"Adolf Hitler was not known for his skiing ability."
So opens Headless by Benjamin Weissman and it sets the tone perfectly. In this short story collection about skiing, excrement, sex, and maiming, Weissman surprises you into laughing at horrible things again and again. These short short stories (the longest story is thirteen pages, and most are no more than two) read like Russell Edson if he wrote short stories. They are a study in dark comedy. They would fit in nicely with McSweeney's Online Concern.
Weissman's prose is dry and wry. By maintaining a matter of fact tone about killing your mother ("Bloodthirsty Man"), flooding the toilet with a too large bowel movement ("The Fecality of it All"),(...)Weissman turns dark non sequitors into compelling-and damn funny-fictions. And no matter how outrageous the claim ("At first I was horrified when they drew swastikas on their foreheads, but then I remembered that all of their markers are water-based and non-toxic so there would be no side effects." "My Two Sons"), the tone is always one of calm distance, confidence in the ordinariness of the situation.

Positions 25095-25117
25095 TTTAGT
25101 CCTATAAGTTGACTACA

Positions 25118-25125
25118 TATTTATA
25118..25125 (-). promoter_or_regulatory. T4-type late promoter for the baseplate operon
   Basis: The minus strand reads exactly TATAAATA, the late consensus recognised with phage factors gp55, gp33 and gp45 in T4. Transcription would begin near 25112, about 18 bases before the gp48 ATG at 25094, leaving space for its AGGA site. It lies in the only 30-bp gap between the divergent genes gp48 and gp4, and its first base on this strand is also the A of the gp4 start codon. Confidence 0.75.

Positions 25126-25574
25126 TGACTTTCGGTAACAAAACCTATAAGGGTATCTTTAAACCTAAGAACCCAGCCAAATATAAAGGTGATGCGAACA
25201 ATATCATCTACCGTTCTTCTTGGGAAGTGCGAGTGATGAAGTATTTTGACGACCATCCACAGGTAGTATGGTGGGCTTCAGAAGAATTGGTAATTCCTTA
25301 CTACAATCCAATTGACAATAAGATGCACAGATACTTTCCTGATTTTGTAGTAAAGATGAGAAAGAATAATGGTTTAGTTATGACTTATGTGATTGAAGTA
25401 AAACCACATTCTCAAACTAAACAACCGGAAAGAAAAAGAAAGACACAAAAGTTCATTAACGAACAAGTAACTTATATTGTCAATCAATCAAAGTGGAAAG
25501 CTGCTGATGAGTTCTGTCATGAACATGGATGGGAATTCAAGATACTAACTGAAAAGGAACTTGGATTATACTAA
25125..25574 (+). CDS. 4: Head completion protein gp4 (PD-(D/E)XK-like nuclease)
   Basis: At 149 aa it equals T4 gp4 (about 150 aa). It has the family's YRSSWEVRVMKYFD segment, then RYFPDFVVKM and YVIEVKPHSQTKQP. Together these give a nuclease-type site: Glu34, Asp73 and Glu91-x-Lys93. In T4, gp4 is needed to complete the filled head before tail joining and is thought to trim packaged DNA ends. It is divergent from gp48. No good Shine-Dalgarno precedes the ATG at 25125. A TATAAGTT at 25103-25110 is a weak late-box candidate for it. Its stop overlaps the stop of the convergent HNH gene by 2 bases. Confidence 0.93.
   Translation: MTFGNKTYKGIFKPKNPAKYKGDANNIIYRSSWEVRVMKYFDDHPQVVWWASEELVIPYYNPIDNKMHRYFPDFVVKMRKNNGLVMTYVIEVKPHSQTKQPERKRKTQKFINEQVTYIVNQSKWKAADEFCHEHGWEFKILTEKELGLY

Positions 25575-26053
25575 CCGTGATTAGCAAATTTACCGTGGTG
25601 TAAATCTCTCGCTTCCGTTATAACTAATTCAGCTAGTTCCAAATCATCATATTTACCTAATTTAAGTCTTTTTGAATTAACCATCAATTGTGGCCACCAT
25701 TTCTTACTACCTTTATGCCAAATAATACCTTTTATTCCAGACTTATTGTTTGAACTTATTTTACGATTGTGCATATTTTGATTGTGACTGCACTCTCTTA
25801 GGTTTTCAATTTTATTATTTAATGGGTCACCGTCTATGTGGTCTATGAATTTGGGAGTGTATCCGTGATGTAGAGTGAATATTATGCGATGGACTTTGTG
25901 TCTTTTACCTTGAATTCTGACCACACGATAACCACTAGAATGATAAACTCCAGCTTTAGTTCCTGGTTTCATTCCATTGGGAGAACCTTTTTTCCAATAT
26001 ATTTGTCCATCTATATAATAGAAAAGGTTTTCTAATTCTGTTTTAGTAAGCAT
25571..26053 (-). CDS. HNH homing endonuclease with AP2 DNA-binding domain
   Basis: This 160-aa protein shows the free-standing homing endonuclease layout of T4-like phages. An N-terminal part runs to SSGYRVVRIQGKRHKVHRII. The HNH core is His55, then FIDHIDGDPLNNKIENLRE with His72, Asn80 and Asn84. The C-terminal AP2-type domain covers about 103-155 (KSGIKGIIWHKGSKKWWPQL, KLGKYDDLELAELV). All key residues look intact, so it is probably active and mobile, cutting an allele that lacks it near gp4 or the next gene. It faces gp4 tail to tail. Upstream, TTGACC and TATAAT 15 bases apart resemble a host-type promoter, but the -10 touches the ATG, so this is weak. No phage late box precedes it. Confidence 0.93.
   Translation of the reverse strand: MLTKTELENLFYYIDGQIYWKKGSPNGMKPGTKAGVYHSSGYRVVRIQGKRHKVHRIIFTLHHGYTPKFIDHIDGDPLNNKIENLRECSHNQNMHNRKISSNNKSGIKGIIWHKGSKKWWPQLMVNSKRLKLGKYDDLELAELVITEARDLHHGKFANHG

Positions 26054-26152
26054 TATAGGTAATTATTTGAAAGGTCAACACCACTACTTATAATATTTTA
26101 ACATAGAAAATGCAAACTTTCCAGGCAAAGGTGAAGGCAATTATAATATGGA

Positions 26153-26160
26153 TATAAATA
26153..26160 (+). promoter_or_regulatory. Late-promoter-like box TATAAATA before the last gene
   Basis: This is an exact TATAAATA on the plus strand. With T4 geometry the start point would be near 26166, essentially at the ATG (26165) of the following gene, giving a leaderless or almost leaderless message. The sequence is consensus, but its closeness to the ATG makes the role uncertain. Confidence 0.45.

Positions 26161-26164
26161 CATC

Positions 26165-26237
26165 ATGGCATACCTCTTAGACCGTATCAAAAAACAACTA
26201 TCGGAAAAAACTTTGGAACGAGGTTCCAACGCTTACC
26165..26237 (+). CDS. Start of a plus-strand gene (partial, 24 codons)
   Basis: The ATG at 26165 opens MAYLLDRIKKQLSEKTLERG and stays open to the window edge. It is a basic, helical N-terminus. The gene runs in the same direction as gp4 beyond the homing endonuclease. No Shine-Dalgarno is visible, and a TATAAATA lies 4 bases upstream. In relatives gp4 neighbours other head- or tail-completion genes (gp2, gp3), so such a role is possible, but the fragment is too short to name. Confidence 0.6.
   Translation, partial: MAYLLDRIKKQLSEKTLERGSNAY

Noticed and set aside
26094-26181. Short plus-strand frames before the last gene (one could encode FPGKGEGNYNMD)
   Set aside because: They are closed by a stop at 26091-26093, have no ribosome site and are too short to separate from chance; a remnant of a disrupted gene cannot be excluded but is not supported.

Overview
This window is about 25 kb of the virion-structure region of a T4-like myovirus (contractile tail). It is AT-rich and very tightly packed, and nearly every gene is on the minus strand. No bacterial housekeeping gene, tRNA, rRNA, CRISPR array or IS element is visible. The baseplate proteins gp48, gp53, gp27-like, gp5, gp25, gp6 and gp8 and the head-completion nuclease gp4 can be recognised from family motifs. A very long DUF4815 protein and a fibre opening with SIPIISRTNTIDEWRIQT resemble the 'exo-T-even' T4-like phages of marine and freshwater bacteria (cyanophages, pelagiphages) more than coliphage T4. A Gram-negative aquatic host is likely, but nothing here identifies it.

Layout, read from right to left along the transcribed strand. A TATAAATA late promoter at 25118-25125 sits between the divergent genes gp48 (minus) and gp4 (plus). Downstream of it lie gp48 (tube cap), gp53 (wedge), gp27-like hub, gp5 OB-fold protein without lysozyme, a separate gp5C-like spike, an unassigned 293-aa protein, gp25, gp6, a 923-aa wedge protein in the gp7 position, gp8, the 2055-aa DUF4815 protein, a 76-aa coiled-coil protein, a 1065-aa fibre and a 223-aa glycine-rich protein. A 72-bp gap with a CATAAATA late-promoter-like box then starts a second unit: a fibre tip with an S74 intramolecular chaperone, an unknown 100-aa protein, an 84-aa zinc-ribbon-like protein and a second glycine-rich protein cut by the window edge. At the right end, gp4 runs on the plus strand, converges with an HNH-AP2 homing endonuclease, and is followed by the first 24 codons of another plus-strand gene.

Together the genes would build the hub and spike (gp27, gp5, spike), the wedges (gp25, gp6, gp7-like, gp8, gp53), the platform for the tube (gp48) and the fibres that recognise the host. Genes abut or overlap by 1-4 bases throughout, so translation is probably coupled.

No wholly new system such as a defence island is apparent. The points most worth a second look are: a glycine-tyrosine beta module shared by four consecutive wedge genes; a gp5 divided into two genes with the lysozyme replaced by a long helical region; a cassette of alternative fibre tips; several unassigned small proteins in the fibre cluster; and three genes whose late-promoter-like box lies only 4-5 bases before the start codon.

I laughed out loud when I started reading the book in the bookstore (and there I was standing with a book that had a bunny with a "circus-style organ between [his] legs" on the cover calling attention to myself), and I laughed at home as I sped through the book in almost one sitting. If you were disappointed that you finished Created in Darkness by Troubled Americans and have nothing left to brighten your day, than mope no longer, because Headless is for you (and the serial killer inside you, or the twelve-year old, or Aunt Marney's parrot, which she still suspects you of eating.)